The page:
- Associated Press - Saturday, December 13, 2014

SEATTLE (AP) - A federal judge has dismissed a lawsuit filed by a man who says the police retaliated against him and charged with him a crime after he complained against officers.

U.S. District Judge James Robart granted a summary judgment saying that Donald Fuller, 55, failed to prove his constitutional rights were violated or that the officers were guilty of malicious prosecution or intentional infliction of emotional distress, the Seattle Times reported (https://bit.ly/1AuL3WV ).

Two officers stopped Fuller in 2009 for jaywalking. When he refused to show identification, the encounter escalated and police used a Taser and handcuffed him. Fuller spent four days in jail but prosecutors did not file charges.

Fuller filed a complaint with the Police Department’s Office of Professional Accountability claiming the officers used excessive force. The case was assigned to a sergeant who Fuller claims tried to get him charged with a crime.

The officers were exonerated, but a prosecutor consulted with the OPA sergeant, reconsidered the matter and charged Fuller with misdemeanor assault and obstruction, the Times reported. He was acquitted on the assault charge but convicted on the obstruction charge.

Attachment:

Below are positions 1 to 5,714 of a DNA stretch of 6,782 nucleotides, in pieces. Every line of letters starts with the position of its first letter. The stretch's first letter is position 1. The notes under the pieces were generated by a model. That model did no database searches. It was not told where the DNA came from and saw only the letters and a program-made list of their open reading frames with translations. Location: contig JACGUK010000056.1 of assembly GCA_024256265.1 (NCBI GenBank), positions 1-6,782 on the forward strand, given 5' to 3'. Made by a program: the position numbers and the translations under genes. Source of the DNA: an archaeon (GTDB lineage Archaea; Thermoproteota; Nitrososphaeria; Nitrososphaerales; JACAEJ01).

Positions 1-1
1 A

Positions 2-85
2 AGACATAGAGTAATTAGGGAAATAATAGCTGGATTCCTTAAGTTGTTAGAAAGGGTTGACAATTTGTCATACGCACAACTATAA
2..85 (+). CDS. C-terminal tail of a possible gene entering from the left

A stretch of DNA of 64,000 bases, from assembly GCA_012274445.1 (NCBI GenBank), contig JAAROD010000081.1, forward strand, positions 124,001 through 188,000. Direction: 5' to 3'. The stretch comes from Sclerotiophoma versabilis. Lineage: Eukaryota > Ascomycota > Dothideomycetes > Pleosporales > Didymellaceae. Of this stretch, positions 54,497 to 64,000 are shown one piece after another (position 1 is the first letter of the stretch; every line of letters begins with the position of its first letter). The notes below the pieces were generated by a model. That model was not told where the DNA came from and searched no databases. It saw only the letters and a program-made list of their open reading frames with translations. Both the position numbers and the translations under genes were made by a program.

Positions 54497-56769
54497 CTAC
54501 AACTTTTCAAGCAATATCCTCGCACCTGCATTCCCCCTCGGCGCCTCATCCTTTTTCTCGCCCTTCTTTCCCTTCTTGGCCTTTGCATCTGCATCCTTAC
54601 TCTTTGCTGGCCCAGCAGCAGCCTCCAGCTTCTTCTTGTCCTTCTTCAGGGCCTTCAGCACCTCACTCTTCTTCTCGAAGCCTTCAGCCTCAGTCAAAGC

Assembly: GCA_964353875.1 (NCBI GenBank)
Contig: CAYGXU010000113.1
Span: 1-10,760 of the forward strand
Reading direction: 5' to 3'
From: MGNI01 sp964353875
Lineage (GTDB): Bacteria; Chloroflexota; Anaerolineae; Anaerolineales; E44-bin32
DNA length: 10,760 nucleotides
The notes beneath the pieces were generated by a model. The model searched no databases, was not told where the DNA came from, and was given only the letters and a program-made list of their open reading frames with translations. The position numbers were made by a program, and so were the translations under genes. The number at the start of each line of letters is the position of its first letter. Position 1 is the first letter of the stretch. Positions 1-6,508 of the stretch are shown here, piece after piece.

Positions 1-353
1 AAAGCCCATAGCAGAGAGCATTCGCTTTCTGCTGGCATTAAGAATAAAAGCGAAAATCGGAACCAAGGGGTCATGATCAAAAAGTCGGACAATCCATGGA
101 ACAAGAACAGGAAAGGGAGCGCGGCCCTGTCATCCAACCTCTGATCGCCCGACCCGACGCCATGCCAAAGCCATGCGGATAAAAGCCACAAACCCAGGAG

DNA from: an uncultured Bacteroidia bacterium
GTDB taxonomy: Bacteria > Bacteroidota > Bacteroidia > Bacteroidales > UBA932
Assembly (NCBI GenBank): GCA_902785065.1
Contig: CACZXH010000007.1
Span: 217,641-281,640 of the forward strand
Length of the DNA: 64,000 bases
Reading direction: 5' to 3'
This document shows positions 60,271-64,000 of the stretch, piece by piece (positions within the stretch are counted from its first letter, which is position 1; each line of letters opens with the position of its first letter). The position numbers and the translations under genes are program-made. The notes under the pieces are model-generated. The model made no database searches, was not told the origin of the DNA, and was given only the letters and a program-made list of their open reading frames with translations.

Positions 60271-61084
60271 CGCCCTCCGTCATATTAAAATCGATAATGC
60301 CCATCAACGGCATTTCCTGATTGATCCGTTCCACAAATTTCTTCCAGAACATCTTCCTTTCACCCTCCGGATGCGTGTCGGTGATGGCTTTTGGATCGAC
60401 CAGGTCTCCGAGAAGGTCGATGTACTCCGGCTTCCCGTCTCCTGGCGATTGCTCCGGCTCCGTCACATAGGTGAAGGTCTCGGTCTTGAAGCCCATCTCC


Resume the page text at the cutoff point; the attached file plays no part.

He sued claiming the investigator violated a policy that says filing a complaint won’t impact criminal proceedings.

The City Attorney’s Office moved to vacate the conviction, although it maintained that Fuller was guilty of obstruction, the Times said. Prosecutors denied that Fuller was charged because he filed a complaint. It cited the circumstances and said they might have a “chilling effect” on people in the complaint process.

The judge said the sergeant contacted the prosecutor for information about the investigation but said there was “no indication of any retaliatory motive,” nor of urging criminal charges to the prosecutor.

As a result of Fuller’s case, the city adopted a policy that discourages contact between OPA investigators and prosecutors to avoid the appearance of conflicts of interest, Robart’s order said. But the policy was not in place at the time Fuller’s complaint was investigated, the order said.


Information from: The Seattle Times, https://www.seattletimes.com

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